In celebration of International Women in Engineering Day, we were thrilled to have the chance to engage in insightful conversation with some of our talented women engineers at Kent.Kate Fallon, Senior Technical Safety and Risk Engineer shared with us her experiences as an engineer. She discussed the importance of striking a balance between career and motherhood and emphasised the need for greater support and encouragement for women in engineering.
I finished high school at 17 with my highest marks in mathematics and chemistry so a teacher suggested I study Engineering. When I looked at the number of women studying Engineering, Chemical Engineering had the highest percentage of female graduates and that was actually a key decision in choosing to study Chemical Engineering.
Let’s be honest, Engineering and Oil and Gas has always been a “mans world”. As a graduate, I would be in meetings and workshops and asked if I was the receptionist or HR. But in the past 10 years there has been a huge shift in promoting women and ensuring we acknowledge and celebrate their successes. My current manager on the project is a woman and she is one of the best bosses I have worked with.
Choosing to be both an engineer and a parent I find often presents unique challenges to women. Women will usually take maternity leave when they have a baby. I know women that have felt rushed to return to their positions otherwise they would be overlooked for promotions or career progression. I know women whose employers have made the assumption that their interests would now be with their kids and not their jobs and subsequently given smaller roles on projects.
We need to support engineers that choose to be mothers and encourage their return to work when they are ready without holding their careers back or penalising them. We need to acknowledge that women, regardless of parenthood, are as much a part of the workforce and as important as the men who did not take any parental leave.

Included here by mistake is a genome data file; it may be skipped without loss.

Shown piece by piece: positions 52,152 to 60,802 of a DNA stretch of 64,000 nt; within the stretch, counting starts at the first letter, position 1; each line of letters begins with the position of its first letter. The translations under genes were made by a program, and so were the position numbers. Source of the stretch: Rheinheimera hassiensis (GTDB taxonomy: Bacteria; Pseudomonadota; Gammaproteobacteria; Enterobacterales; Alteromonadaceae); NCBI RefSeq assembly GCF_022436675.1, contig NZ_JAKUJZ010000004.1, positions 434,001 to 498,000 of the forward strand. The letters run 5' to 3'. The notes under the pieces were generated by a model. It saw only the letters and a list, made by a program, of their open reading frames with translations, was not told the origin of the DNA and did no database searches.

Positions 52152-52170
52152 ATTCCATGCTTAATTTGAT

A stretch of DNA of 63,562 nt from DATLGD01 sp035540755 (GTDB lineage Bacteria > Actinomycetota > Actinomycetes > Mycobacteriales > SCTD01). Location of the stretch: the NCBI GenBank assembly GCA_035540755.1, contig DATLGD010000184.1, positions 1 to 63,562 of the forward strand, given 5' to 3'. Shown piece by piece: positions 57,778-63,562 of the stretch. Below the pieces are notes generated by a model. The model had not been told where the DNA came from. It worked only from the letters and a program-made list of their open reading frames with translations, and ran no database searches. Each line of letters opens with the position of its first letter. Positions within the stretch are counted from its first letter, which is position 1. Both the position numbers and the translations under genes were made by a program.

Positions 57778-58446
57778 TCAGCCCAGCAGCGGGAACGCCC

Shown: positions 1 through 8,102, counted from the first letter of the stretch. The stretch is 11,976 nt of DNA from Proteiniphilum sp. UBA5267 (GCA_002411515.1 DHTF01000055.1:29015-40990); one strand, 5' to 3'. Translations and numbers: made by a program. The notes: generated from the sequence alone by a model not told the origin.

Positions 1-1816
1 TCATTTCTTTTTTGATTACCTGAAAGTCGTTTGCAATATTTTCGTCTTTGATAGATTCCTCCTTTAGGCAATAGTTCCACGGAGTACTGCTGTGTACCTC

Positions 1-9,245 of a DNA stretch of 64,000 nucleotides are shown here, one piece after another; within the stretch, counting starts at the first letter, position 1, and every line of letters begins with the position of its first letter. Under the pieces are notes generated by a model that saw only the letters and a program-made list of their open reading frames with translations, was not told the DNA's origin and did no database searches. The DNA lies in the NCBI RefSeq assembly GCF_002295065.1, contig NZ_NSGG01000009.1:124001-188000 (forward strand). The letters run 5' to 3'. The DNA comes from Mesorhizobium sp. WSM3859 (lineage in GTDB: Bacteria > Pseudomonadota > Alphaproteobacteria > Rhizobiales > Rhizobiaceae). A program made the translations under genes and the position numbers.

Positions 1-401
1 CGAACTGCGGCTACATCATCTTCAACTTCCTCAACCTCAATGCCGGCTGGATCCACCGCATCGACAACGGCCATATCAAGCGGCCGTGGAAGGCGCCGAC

In recent years I have seen companies install creches and offer flexible working arrangements to allow employees to be mothers as well as be part of the workforce which is truly amazing.
I am very fortunate to work for Kent that is a company that embraces women and allows them the flexibility to do their job and do it well as well as be a mother.
There could be a bigger push at the high school or university level to promote young women to study engineering. A few years after I graduated, some universities were offering women scholarships to study and there are now STEM programs in high schools which is great. But there is still more that can be done.
I joined WISE (Women in Subsea Engineering) and they hold regular events to celebrate women which is a great way to bring people together.
Joining a man-only team, where I am currently the only female, and for the junior engineers to realise they can approach me for advice. I regularly look to support them by sharing my experience and knowledge. Hearing from them on their own work and career journeys and sharing my own perspective allows for transparency and open conversations which has created a great team dynamic.
Well as a Safety Engineer, I think Safety should be seen in every aspect of the job. And combining the two things makes me, well me!
We don’t want safety to be taken for granted or overlooked. We don’t want people to roll their eyes when they receive an invite to a safety workshop. We want everyone to be interested and more so invested in safety. Everyone deserves to be part of a workplace that insists everyone goes home safely. It needs to be part of the workforce, the culture, everywhere. Safety needs to be seen!